It's very difficult to classify Painting Snails: originally I thought that as it's loosely based around a year on an allotment it would be a lifestyle book, but you're not going to get advice on what to plant when and where for the best results. The answer would be something along the lines of 'try it and see'. Then I considered popular science as Stephen Hartley failed his A levels, did an engineering apprenticeship, became a busker, finally got into medical school and is now an A&E consultant (part time). I found out that there's an awful lot more to what goes on in a Major Trauma Centre than you'll ever glean from Casualty, but that isn't really what the book's about. There's a lot about rock & roll, which seems to be the real passion of Hartley's life, but it didn't actually fit into the entertainment genre either. Did we have a category for 'doing the impossible the hard way'? Yep - that's the one. It's autobiography. Full Review

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Deadwood Hall by Linda Jones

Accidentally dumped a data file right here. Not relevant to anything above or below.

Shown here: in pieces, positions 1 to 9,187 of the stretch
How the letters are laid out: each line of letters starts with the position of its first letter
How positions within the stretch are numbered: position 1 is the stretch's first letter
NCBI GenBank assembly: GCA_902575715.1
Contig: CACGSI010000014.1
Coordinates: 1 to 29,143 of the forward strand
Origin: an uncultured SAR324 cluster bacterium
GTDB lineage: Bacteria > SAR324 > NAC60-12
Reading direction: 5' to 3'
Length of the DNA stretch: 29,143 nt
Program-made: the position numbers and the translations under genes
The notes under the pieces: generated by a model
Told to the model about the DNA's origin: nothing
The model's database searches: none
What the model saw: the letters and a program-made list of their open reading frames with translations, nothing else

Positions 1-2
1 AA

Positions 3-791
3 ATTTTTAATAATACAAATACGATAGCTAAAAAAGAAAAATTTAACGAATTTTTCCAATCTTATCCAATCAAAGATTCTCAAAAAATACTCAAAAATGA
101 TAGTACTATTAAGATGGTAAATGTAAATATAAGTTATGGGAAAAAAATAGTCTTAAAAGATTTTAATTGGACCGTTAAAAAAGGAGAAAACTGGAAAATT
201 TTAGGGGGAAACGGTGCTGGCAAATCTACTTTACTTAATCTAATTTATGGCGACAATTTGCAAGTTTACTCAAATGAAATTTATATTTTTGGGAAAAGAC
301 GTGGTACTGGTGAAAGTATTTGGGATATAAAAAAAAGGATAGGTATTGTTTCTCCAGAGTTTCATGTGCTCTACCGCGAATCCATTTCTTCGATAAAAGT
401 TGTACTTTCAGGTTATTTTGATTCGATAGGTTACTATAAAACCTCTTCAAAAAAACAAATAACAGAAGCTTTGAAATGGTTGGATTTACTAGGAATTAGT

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In late December Dylan Beaumont and his sister Emily were on their way to spend the week before Christmas at their grandfather's house. It was snowing heavily and you could sense that their parents were becoming annoyed at the bickering in the back of the car. Emily was rather brusque with her nine-year-old brother's behaviour, but then that's your prerogative when you're a grown-up eleven year old. The snow was getting heavier and the journey longer when Emily opened the car window just a couple of inches. There was a dreadful smell and Dylan saw a horrible, snake-like figure clawing at the car window. Full Review

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The Very Rude Toytoise by Peter Lynas and Andy S Gray